In 2016 the UK was given the referendum vote, which 4 years on is still courting controversy. According to the following research, Brexit has also brought about a certain arrogance, narcissistic, uncaring approach, one that may have not been there before, and if it was, it wasn’t obvious.
Scientists from the UK, Poland and Portugal have looked at xenophobia around Brexit and have since measured the effect of xenophobia on voting behaviour and found that it was strongly related to voting in favour of Brexit.
Now the results of a new study into voting behaviours of people who voted for the UK to leave the European Union show a worrying trend, partly driven by narcissism, regardless of their level of education, age, or gender.
The research, published in Frontiers in Psychology, identified collective narcissism as being a new voting variable. British citizens who fear immigrants and thought they threatened their values and way of life were more likely to have voted in favour of the UK, leaving the EU.
Led by Dr Agnieszka Golec de Zavala, from Goldsmiths, University of London, the researchers then looked to establish what kind of people believe immigrants may threaten the UK.
The study showed three distinct groups: authoritarians, who fear other groups will threaten the status quo; people who compete for their group’s dominance over immigrants and collective narcissists; who believe the UK is entitled to privileged treatment but complain this ‘true importance and value’ is not recognised by other countries. Importantly, the research also found people who valued their British identity were not more likely to reject immigrants or vote for Brexit.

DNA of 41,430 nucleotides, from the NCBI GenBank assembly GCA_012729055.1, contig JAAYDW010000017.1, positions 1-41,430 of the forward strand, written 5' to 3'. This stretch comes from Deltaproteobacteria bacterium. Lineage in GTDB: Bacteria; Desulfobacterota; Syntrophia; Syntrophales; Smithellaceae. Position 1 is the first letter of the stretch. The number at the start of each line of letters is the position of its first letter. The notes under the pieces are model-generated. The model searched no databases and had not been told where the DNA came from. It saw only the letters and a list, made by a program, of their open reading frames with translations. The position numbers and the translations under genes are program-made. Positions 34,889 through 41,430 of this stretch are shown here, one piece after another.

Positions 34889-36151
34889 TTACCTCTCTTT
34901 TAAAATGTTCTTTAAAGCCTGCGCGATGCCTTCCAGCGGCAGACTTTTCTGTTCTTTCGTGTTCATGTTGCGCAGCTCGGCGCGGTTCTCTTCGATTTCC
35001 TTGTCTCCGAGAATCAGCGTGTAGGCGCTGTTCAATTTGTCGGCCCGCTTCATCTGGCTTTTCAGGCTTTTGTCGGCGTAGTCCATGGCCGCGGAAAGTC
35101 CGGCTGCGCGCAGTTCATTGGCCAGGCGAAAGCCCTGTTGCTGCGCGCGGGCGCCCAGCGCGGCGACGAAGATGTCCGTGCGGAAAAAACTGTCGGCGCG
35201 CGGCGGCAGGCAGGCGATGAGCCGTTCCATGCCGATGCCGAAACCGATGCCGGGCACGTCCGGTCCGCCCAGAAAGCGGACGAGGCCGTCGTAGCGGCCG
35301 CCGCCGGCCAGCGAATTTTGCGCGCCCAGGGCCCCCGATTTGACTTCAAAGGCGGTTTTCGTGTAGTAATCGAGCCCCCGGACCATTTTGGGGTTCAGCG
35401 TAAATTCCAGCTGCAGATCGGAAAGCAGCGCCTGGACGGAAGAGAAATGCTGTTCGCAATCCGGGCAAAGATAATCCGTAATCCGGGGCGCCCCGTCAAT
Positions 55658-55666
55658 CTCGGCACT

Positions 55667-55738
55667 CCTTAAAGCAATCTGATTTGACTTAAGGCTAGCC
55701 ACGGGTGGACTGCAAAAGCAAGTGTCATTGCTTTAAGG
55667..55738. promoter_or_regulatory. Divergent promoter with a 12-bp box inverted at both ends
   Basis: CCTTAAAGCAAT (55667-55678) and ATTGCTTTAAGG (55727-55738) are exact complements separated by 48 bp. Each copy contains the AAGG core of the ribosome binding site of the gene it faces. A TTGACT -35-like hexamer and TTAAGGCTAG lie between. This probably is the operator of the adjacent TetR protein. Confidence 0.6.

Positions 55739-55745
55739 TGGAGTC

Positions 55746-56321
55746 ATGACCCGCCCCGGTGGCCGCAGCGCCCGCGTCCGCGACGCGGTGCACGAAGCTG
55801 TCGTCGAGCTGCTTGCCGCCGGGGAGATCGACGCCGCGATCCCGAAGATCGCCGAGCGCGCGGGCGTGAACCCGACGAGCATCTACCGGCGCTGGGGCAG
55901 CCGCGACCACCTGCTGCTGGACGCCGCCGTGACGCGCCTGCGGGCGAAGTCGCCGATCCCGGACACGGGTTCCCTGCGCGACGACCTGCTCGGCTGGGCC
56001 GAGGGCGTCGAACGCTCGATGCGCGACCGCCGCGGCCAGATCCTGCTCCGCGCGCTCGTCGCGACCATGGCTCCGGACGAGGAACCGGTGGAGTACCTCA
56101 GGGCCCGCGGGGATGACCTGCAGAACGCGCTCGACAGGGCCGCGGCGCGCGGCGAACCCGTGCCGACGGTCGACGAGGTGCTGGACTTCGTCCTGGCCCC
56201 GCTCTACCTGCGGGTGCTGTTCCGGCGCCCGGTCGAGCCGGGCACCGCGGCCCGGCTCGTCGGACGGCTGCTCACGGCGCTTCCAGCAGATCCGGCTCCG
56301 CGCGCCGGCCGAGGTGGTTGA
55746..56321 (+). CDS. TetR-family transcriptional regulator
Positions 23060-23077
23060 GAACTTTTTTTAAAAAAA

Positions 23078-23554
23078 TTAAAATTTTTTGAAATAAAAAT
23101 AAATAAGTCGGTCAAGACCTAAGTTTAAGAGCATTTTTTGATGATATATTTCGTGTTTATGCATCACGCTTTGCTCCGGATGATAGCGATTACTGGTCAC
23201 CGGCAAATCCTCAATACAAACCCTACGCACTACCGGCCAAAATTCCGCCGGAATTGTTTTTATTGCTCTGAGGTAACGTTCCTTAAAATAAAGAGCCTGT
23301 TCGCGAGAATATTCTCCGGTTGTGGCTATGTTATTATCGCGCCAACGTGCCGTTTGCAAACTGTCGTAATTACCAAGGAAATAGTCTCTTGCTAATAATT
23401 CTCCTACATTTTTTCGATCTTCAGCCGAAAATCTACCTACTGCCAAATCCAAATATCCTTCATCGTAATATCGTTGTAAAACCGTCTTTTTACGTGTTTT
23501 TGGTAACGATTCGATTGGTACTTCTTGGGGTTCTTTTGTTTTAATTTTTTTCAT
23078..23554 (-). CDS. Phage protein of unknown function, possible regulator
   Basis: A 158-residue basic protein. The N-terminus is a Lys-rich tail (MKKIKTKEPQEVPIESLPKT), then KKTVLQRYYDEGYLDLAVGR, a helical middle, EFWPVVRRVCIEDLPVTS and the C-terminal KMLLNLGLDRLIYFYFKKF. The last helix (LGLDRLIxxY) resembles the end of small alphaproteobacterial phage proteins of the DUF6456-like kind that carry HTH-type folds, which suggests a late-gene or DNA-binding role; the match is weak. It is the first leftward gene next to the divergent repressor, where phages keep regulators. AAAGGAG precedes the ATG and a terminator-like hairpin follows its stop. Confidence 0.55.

The study’s author said the research introduces collective narcissism as a new variable to consider when making predictions for political behaviour. She said “From Brexit, Trump and support for Vladimir Putin in Russia to the nationalist, ultra- conservative government in Poland, studies from our and other labs show that collective narcissism systematically predicts prejudice, aggression and a tendency to interpret innocent behaviours as provocation to the national group.
“Collective narcissism isn’t a good attitude and we need to study how this may become a group norm so that we can find ways of preventing it from happening and spreading. We should vet our leaders more carefully in this respect, because leaders have the power to make such attitudes normative in their groups.”
The researchers also have suggested that as the study was conducted after the referendum, it may be that the ‘yes’ vote increased xenophobia, which made them feel more empowered to express xenophobic attitudes.
Studies are there to give us an insight into things that can make our life better, us better. If you understand how and why Brexit happened, you will know it was brought about through politcal narcissism. It wasn’t an informed choice because it was a good idea. In fact the opposite is true.
The architect of the Brexit referendum was advised by the German Chancellor not to give the British People the vote. The rest is now assigned to the UK history books. If we can learn one thing from Brexit is that politician’s attitudes must change for the greater good, so that we may all come together.
Those responsible and instrumental for Brexit have lessons to learn. The question now is will those lessons be learned?